Most supermarkets stock more than 30,000 items, yet every time we race up and down the aisles of the grocery store, we toss into our carts the same 10 to 15 foods. Which isn’t such a bad thing, as long as you’re taking home the right foods—ones that will keep you healthy, fuel peak performance, and easily cook up into lots of delicious meals. So before your next trip to the grocery store, add the following 15 foods to your must-buy list.
Add to your cart: Canned Black Beans
One cup of these beauties provides 30 percent of the DV for protein, almost 60 percent of the DV for fiber (much of it as the cholesterol-lowering soluble type), and 60 percent of the DV for folate, a B vitamin that plays a key role in heart health and circulation. Black beans also contain antioxidants, and researchers theorize that this fiber-folate-antioxidant trio is why a daily serving of beans appears to lower cholesterol levels and heart-disease risk. In addition, black beans and other legumes are low glycemic index (GI) foods, meaning the carbohydrate in them is released slowly into the body. Low GI foods can help control blood sugar levels and may enhance performance because of their steady release of energy.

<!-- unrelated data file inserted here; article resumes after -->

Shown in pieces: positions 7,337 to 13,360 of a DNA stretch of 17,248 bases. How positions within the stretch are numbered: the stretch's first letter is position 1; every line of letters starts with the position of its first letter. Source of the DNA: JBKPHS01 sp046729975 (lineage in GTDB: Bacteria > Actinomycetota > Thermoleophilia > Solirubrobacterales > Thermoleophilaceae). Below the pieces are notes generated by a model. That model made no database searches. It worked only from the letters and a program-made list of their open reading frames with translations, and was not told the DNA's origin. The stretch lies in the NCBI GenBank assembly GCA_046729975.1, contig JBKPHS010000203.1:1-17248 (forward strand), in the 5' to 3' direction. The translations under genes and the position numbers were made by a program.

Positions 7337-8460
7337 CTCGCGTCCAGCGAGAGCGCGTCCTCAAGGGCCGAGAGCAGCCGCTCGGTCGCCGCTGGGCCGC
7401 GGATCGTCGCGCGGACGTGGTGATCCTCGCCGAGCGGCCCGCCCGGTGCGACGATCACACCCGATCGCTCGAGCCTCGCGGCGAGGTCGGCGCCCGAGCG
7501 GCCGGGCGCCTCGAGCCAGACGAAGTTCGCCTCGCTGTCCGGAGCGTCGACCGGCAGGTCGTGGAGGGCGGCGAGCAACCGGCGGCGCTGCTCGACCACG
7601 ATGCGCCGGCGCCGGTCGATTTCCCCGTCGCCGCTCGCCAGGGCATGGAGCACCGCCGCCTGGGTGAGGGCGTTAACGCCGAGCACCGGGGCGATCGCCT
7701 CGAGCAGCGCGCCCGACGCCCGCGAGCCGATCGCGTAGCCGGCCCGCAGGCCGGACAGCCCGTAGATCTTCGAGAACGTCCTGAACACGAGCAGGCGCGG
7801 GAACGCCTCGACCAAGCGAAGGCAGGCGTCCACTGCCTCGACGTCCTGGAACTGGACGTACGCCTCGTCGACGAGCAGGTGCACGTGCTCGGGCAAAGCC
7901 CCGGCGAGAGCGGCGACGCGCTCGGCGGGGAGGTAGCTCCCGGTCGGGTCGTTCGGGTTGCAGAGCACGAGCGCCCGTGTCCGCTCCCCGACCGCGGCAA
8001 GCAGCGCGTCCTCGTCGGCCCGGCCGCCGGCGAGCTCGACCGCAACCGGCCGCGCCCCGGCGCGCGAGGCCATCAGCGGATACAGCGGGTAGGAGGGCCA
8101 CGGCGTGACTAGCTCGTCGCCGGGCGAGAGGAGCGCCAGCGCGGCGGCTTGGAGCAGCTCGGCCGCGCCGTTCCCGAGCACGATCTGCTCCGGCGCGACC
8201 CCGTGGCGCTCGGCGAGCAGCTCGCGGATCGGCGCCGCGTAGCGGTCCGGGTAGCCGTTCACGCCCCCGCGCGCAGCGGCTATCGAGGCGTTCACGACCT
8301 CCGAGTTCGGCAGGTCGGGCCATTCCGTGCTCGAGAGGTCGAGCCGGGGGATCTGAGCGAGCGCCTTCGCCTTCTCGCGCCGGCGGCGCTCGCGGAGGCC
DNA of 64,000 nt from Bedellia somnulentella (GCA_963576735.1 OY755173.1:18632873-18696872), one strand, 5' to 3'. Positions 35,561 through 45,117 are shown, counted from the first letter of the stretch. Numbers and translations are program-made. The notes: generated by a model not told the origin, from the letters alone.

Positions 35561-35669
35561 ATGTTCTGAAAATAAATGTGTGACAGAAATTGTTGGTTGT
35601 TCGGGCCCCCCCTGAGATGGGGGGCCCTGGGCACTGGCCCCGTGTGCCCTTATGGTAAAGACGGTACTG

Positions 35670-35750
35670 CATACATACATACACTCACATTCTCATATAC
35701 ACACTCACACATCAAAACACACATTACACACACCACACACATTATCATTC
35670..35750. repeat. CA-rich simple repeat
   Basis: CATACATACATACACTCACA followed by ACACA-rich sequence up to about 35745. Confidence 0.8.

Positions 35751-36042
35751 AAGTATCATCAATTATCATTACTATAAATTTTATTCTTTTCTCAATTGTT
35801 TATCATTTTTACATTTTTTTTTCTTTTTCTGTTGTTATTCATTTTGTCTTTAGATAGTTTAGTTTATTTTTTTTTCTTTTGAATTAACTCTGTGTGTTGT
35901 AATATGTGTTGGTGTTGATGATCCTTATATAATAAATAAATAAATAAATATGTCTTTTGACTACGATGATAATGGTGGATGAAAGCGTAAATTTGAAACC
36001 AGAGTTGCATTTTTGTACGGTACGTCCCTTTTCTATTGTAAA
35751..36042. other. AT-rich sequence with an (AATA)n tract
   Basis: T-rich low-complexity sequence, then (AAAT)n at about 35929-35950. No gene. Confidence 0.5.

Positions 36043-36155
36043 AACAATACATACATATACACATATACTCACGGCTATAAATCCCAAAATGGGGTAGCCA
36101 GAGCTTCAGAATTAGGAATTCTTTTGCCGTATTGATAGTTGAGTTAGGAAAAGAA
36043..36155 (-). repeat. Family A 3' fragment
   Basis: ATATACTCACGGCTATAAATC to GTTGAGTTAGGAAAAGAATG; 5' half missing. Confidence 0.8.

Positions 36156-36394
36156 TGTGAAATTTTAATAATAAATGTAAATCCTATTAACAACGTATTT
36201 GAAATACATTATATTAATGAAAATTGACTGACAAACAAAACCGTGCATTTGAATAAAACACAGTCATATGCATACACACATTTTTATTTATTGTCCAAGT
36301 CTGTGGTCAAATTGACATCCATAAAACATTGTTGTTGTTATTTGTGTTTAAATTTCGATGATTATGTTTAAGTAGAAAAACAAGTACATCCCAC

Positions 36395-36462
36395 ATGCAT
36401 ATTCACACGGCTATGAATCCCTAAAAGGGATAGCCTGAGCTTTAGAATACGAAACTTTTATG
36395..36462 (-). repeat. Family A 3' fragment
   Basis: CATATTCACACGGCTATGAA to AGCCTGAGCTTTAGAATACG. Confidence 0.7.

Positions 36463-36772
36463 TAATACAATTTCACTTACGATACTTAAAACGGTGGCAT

Add to your diet: For a quick, hearty soup, open a can of black beans and pour into chicken or vegetable stock along with frozen mixed veggies and your favorite seasonings. Mash beans with salsa for an instant dip for cut veggies, or spread onto a whole-wheat tortilla for a great recovery meal. Add beans to cooked pasta or rice for extra fiber and protein.
Add to your cart: Mixed Salad Greens
Rather than selecting one type of lettuce for your salad, choose mixed greens, which typically offer five or more colorful delicate greens such as radicchio, butter leaf, curly endive, and mache. Each variety offers a unique blend of phytonutrients that research suggests may fend off age-related diseases, such as Alzheimer’s, cancer, heart disease, and diabetes. These phytonutrients also act as antioxidants, warding off muscle damage brought on by tough workouts. You can usually buy mixed greens in bulk or prewashed in bags.